Dog Sees God: Confessions of a Teenage Blockhead
nytheatre.com review by Robin Reed
December 14, 2005
You're all grown up, Charlie Brown! In high school. Identity crises. Raging hormones. Still recognizable, though, is that signature wardrobe—the yellow shirt with the zigzag around the bottom.
Well, Chuck's shirt is about the only resemblance here to the original Peanuts gang. Bert V. Royal's play Dog Sees God takes this familiar cast of characters and paints them with extremely bold and broad strokes. It works, and it is one of the more fun and engaging pieces of theater I've seen above 14th Street in a while.
There is a game in it for the audience. Whether you were born in the '80s or you're in your '80s, you know Charlie Brown. The shirt. The fun part of DSG is trying to figure out how the rest of the gang turned out. Just who is Van, that dreadlocked, pot-smoking burnout-to-be? Well, when he tells you that the most traumatic moment in his life was when his friends held an intervention between him and his blanket, you know it's Linus! And what about the cleancut, obsessive-compulsive hand-washer? My, Pigpen, how you've changed! Who are those two Britney Spears-Jessica Simpson pseudo-lesbian wannabe's? Of course! Peppermint Patty (who is now going by "Tricia") and Marcie, who still calls her gal-pal "sir."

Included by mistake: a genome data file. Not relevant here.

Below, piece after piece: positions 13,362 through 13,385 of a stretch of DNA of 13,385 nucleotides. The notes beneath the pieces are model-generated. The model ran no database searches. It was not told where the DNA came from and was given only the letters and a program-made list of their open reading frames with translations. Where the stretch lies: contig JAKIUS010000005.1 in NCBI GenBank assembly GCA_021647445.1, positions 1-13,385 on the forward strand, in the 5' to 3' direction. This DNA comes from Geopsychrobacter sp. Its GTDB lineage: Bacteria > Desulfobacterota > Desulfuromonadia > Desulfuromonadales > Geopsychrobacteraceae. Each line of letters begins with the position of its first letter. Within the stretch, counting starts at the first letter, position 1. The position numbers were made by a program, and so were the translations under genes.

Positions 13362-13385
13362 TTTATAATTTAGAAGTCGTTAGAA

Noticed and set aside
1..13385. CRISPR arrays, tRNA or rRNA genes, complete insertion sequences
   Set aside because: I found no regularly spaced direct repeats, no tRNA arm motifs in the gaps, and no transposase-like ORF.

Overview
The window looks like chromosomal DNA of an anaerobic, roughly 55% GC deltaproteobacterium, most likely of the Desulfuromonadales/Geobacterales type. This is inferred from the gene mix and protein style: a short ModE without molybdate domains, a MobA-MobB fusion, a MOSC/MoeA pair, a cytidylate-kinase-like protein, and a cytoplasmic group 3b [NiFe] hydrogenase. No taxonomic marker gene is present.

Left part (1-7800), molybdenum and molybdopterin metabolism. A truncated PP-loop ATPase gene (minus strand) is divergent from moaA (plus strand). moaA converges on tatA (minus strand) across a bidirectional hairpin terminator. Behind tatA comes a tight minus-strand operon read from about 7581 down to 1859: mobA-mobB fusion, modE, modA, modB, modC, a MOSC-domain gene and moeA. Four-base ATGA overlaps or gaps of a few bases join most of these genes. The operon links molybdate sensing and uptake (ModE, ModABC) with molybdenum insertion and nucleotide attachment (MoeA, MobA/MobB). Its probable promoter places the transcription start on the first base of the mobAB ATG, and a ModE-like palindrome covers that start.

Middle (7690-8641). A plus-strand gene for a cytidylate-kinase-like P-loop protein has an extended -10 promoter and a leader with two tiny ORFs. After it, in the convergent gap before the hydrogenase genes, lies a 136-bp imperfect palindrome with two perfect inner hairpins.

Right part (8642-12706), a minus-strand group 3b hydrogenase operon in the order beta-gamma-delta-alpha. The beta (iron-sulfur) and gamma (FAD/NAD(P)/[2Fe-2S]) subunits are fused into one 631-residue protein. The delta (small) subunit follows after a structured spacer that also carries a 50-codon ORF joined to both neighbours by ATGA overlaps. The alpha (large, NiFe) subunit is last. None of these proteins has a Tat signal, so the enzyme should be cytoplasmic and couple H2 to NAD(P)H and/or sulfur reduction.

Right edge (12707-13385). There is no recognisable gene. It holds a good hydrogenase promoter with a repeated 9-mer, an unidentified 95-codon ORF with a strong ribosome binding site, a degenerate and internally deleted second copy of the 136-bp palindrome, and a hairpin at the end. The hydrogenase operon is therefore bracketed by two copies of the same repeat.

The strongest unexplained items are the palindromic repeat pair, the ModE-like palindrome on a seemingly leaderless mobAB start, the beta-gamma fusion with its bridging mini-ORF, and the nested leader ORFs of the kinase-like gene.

As fun and clever as Royal is in stretching the cartoon kids we all know into stereotypes of a modern day teen, he actually speaks very strongly to the amount of intolerance young people outside of "the norm" face during what most parents say should be "the best years of their life." Sexuality, out in the open and closeted, is the big issue tackled. And Royal hits it full on. If a teenaged boy plays the piano instead of football, does that make him a "fag"?
Trip Cullman's savvy direction does well by Royal's play, bringing heavy topics to light with a sense of humor that never outweighs the topic at hand. He strikes just the right balance of Peanuts signatures (from CB's stiff comic-strip posture to that silly "dancing" from the old Charlie Brown Christmas Special), using the quirks as seasoning rather than serving it up as the main dish.
Every member of the cast gives a top-notch performance. I can't really choose favorites but I must, however, make particular note of Logan Marshall-Green's tormented Beethoven, simmering and simmering to the point of unexpected rage, and Keith Nobbs's lovably dope-y Van. I went to school in Amherst and know from some stoned hippie kids. He nails it.
The stellar design team rounds out the experience. David Korins's weathered and decaying backyard serves as a perfect backdrop for this cartoon world to come to life. The play moves from scene to scene, from a colorful house party to a sterile and oppressive classroom to the padded walls of the loony bin (you've just GOT to see it!), seamlessly with clever mini-sets on wheels. Costumes and hair/wigs by Jenny Mannis and Erin Kennedy Lunsford, respectively, do just enough to suggest the eight-year-old styles of these kids hilariously updated.
Oh, and the title. Gosh, I should have mentioned this earlier. Snoopy's dead. I'm not giving anything away here—those beans are spilled right away. The rest, though, is for you to find out and enjoy for yourself.